- The Washington Times - Thursday, January 19, 2006

Existing home sales were down 16 percent in December, with a total of 6,559 sales in the Washington area. Historically speaking, that’s not a low figure. But it is quite a drop when compared to the record-setting market we saw in 2004.

“We found that sales in December were down significantly,” says Al Plisko, manager of Better Homes Realty in McLean. “There was a real hesitancy on the part of buyers — especially move-up buyers who were considering a move into a larger home. They worried that they wouldn’t be able to sell their current home.”

Until a few months ago, that was never a concern. Selling your home was the easy part of the equation, while buying was the challenge. Now, that has completely reversed.

“In my Vienna neighborhood, some sellers just accepted a contract contingent on the sale of the buyer’s home,” Mr. Plisko says. “Until a few months ago you, would have been laughed at if you put such a contingency in your offer.”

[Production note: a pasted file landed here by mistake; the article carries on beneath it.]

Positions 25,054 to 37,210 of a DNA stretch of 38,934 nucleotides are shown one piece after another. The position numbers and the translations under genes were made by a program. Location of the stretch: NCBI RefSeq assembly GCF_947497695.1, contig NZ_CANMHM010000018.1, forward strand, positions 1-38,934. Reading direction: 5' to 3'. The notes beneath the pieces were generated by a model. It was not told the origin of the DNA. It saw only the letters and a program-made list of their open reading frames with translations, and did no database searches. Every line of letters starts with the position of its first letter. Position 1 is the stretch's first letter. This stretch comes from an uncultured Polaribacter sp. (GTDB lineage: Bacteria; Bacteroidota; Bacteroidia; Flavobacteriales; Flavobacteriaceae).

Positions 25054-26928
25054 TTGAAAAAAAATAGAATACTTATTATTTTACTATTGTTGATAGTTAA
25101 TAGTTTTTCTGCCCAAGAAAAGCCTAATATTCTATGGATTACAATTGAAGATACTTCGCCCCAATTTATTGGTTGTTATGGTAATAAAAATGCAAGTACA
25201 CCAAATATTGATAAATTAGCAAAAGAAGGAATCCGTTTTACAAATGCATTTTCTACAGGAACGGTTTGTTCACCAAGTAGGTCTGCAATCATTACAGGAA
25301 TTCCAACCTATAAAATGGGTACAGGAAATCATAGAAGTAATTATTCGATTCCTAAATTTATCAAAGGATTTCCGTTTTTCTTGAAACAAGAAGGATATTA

However, not every seller has noticed the recent change in market dynamics.

“Despite all the publicity to the contrary, some sellers still think they can dictate terms to the buyer,” he says. “Not in today’s balanced market — sellers are no longer top dog.”

Because of this shift, today’s sellers shouldn’t be surprised to receive offers below their asking price. And that will cause home prices to remain more stable than they had been in recent years.

In fact, the high home prices of 2005 probably contributed to the recent market slowdown. But the run-up in prices happened so quickly that the shock of it still hasn’t set in for everyone.

“A friend of mine recently told me,” Mr. Plisko says, “‘I always dreamed that someday I would live in a million-dollar home. I never imagined it would be the same home I’ve always lived in.’”

Contact Chris Sicks by e-mail (csicks@gmail.com).

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